Three years after the death of Elijah McClain, the Adams County Coroner’s Office released the amended autopsy to the public, showing that the paramedics gave McClain a lethal dose of ketamine when police restrained him.
The 23-year-old massage therapist was walking home when police forcibly apprehended him after receiving a call about a “suspicious person” wearing a ski mask, which he wore to keep warm. Police alleged McClain resisted arrest, prompting them to put him in a carotid hold.
Colorado paramedics injected the drug after diagnosing McClain with “excited delirium,” according to CNN.
The original autopsy was signed on Nov. 7, 2019, where coroners determined the cause of death as “undetermined” due to insufficient information. However, after body camera footage, witness statements, and other records were released, coroners were able to make their judgment.
“After review of all material available to use at this time, it is my opinion that this 23-year-old, African American male, Elijah McClain, died of complications of ketamine administration following forcible restraint,” Forensic Pathology Consultant Stephen J. Cina stated.
Paramedics administered 500 mg of ketamine to McClain, and according to Cina, that dosage was far beyond the recommended amount for a 5 foot 7 and about 140-pound man. Cina also wrote in the report that McClain was “extremely sedated” after the ketamine was injected. When medical personnel placed him on the stretcher, Cina noticed his “agonal breathing” and believed “respiratory arrest was imminent.”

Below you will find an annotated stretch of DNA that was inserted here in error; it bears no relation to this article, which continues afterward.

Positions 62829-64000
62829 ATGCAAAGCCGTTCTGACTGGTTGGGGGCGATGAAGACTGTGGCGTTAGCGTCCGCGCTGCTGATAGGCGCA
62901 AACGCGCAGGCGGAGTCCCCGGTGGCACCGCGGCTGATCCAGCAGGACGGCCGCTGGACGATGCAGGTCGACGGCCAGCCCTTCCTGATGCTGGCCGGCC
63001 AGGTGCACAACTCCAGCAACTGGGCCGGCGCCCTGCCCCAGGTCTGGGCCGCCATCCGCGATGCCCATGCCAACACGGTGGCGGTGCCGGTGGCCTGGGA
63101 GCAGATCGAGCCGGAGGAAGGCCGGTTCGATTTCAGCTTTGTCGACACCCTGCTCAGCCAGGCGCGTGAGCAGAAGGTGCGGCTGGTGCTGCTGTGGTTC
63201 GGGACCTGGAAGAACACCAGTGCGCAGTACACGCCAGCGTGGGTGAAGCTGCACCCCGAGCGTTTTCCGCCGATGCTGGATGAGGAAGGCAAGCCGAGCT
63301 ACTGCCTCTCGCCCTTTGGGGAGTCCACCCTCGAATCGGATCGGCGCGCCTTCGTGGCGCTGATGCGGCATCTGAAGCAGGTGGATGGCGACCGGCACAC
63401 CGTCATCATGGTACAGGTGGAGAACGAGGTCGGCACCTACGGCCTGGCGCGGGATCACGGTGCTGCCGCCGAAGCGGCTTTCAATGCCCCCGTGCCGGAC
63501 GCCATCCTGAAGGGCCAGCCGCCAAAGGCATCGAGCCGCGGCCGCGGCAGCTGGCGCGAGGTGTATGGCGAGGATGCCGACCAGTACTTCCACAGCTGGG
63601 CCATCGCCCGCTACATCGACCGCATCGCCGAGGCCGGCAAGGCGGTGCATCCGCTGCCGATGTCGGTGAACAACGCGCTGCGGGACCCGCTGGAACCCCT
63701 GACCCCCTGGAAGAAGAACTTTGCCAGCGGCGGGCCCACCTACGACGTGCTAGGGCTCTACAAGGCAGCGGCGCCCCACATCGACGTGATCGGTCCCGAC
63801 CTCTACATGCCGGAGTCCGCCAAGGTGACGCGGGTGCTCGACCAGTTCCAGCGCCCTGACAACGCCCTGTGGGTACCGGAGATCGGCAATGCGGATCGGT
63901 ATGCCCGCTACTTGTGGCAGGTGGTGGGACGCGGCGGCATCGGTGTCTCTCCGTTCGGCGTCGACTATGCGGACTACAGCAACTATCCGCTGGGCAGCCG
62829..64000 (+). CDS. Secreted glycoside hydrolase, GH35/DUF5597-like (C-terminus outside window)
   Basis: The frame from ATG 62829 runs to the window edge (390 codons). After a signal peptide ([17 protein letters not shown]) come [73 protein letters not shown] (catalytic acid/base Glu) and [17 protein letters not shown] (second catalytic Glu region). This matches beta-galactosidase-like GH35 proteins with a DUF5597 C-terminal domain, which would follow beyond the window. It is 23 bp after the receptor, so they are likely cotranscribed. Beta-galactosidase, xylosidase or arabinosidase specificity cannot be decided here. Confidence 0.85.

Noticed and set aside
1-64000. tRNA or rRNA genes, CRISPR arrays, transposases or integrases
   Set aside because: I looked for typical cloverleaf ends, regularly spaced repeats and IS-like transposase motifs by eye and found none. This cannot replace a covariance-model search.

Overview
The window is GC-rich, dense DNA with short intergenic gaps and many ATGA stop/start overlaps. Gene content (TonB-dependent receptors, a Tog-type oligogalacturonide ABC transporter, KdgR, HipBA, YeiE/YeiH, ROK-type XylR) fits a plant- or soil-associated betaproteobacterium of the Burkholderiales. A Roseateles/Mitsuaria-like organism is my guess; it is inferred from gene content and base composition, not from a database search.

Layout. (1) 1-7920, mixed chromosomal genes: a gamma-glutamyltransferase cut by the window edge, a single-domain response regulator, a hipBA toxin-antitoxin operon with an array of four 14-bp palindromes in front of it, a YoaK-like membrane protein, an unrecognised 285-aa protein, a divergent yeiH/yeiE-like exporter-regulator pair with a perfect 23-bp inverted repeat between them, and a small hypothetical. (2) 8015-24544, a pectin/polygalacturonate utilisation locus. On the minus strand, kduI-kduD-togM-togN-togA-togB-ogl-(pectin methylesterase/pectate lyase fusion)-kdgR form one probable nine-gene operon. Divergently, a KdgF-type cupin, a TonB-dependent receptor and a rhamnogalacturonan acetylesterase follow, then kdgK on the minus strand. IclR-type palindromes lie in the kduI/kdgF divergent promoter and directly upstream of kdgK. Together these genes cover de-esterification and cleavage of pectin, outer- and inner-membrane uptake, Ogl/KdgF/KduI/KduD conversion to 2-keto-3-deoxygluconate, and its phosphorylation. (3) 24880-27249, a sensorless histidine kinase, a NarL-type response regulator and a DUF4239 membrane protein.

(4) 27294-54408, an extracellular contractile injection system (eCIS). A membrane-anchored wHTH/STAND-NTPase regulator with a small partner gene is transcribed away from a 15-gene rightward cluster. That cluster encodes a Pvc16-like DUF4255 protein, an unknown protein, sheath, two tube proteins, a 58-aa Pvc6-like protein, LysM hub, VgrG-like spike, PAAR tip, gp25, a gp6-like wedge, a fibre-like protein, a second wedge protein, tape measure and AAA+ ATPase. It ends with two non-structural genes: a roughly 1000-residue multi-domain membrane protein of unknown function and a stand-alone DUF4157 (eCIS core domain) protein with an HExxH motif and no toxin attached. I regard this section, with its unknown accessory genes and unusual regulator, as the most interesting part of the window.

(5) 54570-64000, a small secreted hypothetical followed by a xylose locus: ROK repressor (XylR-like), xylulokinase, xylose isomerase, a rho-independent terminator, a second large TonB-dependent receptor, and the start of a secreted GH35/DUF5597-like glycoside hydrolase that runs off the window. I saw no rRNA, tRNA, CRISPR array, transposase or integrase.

“Simply put, this dosage of ketamine was too much for this individual, and it resulted in an overdose, even though his blood ketamine level was consistent with a ‘therapeutic’ blood concentration,” the report read. “I believe that Mr. McClain would most likely be alive but for the administration of ketamine.”
Cina said he was alive and responded to “painful stimuli” before the injection. The report also read that McClain was a runner and showed no cardiac symptoms before his death.
The pathologist clarified that there is no evidence that the physical trauma McClain endured contributed to his death.
Cina drafted the report with the help of Chief Coroner Monica Broncucia-Jordon. And the amended autopsy report was signed last year of July.
McClain entered cardiac arrest on the way to the hospital due to the intense amount of ketamine. Doctors declared him brain dead three days later, but he died after his family decided to take him off life support.
The three Aurora police officers, Nathan Woodyard, Randy Roedema and Jason Rosenblatt, were indicted along with two paramedics and are facing manslaughter, criminally negligent homicide charges, and more.
The Aurora police and fire departments agreed on making changes that address their history of racial bias. And in 2021, the city offered the McClain family $15 million to settle a civil rights lawsuit.